But I want to push it to the maximum. I never really did that in the Netherlands, because I was stubborn. I only did what I thought was best and was not open to learn new things. Now I am open to new things, so I now know I never got everything out of myself. That is my challenge now. I want to know how I fight when I got a million percent out of myself.

What did you change in your way of working?
I changed my whole team. I don’t live in the Netherlands anymore. I asked my Dutch coach Mike Passenier to come over a couple of times, but he is always busy training Badr Hari, it’s always something. I need a coach who is always here with me, so I am currently working with a guy from Italy and I have a few good A-class kickboxers I can train with here. I also train with a black belt jiu-jitsu guy right now.

You stayed in the US for a while after your surgery. What where you up to in those weeks?
I made a road trip with my manager Ali Fardi. I never traveled through the United States before. I always came just to fight and leave. Now I visited some nature parks in California and near Las Vegas, plus some gyms in that area as well. I want to train in America about five weeks ahead of my fights from now on. I visited Jackson Wink and King MMA in California, Xtreme Couture in Las Vegas and Henri Hooft and American Top Team in Miami. I like America, man. I think I would like to live there as well.

How did you like road tripping through the US?
I love nature, man. That road trip through the desert was awesome. I really like to explore new things. I am like Marco Polo, I am everywhere. I have always lived for adventures. When I was younger, I used to travel to different countries on small budgets already. What else are you going to do? Sit on your money? Then you’ll be old one day, without having seen anything of the world.

Is there a place you haven’t been yet, but really want to travel?
Well, it’s impossible now because I am in the UFC, but I want to travel throughout Africa when I am done with fighting. I once had a girlfriend from Tanzania and went there. That was incredible, all those animals and nature. I love it. I lived in Dubai for a while and people thought I lived a perfect life there. But listen, I was actually doing nothing over there. I don’t like that luxury, the restaurants, clubs and all that shit. I liked to go clubbing way back in the Netherlands, when I was twenty years old. Now I like nature better.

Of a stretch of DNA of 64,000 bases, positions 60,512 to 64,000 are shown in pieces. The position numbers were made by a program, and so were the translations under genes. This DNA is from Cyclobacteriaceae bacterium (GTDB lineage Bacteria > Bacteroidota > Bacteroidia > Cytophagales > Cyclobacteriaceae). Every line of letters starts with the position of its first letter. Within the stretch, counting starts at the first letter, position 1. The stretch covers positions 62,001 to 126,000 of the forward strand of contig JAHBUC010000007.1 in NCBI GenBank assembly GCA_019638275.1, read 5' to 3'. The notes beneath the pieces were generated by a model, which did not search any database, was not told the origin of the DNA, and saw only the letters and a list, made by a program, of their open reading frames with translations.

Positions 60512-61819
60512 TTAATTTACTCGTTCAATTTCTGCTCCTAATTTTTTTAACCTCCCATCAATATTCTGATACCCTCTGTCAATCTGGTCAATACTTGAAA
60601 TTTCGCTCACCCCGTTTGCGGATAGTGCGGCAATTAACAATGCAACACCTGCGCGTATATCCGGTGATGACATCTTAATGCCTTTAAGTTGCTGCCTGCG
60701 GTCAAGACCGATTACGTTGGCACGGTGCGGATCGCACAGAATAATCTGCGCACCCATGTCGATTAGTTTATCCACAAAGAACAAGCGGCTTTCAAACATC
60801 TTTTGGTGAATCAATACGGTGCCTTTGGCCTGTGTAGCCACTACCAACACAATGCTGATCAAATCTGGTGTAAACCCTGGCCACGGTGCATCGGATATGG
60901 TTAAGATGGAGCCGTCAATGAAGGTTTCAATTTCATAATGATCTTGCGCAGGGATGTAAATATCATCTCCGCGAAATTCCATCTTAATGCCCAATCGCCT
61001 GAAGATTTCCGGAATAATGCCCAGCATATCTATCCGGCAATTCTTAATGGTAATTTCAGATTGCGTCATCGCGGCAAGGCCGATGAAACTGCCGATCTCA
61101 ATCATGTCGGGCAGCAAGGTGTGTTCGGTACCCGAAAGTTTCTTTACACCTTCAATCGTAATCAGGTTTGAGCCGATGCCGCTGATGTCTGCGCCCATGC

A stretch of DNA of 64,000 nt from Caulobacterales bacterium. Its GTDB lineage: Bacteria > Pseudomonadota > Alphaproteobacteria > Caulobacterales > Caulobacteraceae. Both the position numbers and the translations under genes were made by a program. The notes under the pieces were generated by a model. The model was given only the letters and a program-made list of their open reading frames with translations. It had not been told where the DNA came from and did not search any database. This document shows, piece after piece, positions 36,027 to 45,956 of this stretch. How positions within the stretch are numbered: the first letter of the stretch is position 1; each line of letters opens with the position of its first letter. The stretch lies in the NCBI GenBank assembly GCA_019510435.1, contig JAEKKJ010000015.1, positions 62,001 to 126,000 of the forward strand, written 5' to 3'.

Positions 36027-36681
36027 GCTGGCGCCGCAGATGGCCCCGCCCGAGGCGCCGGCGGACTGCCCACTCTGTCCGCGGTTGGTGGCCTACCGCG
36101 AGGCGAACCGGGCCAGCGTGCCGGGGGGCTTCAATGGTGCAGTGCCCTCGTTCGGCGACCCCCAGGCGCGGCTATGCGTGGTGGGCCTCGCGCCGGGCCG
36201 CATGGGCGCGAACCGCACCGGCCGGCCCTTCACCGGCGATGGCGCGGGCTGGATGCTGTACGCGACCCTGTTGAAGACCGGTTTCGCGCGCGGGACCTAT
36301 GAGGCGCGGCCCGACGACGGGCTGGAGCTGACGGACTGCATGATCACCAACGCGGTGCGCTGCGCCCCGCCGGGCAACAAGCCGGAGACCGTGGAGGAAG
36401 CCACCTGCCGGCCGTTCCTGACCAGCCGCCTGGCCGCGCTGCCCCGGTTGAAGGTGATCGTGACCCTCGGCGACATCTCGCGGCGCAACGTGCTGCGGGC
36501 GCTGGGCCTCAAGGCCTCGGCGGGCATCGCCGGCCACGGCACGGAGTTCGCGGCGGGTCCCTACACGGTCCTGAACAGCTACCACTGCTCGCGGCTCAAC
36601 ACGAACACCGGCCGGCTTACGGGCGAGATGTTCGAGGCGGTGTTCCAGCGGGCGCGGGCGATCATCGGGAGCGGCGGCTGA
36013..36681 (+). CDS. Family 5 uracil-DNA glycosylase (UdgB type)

Photo by Dennis Wielders

Last time we spoke, you told us about your ambitions in the movie industry. Have you made moves in that world so far?
Fardi and I visited WME, an agency for big Hollywood stars like Denzel Washington, Mark Wahlberg and Dwayne “The Rock” Johnson. I have been in contact with Johnson for a while now. He is helping me and Fardi to find our way into this world. Johnson set up a meeting for us with his manager at WME. He would like to work with us and WME was satisfied with how we run our social media and promote ourselves. The manager said that he would like to work with me after I fight two or three more good fights in the UFC.

A lot happened at Glory since you left last year. Did you see the return of Badr Hari against Hesdy Gerges?
To be fair, it hurt my heart to see Badr like this, because I know how good and explosive he used to be. This time it was different. Maybe it was due to the fact that he was very light, about 102 kilo’s, and the fact that he did not fight for a while. I just hope he trains hard and comes back better. The sport of kickboxing needs him. Without him, you only have Rico Verhoeven in the heavyweight division. But nobody outside the Netherlands knows Rico Verhoeven. What I did like about Badr is that he showed he matured. That is really important in his career at this point.

Maybe Badr wanted to fight out the three rounds against Hesdy, to test his own stamina after his absence.

I think it was just new for him, fighting at this weight. Hesdy is also a weird fighter to be up against, he does not stop. They had some bad blood from their first fight as well and there were a lot of Moroccan fans surrounding the ring. A lot was going on, which is always the case when Badr fights. You have to be able to handle that pressure. I know I can. But I always love to see Badr fight. I lost to him. I would have loved to knock him out cold, but it is what it is.

Are you still in contact with Badr?
No, we never speak, but I am always honest about my opinions.

I believe so far it’s been a good decision for you to leave Glory.
Yeah man, I am done with Glory. They talk a lot, but can’t back it up. Glory is done for. I never talk about my exes. Glory is just an ex I hit a couple of times and then had to fuck off.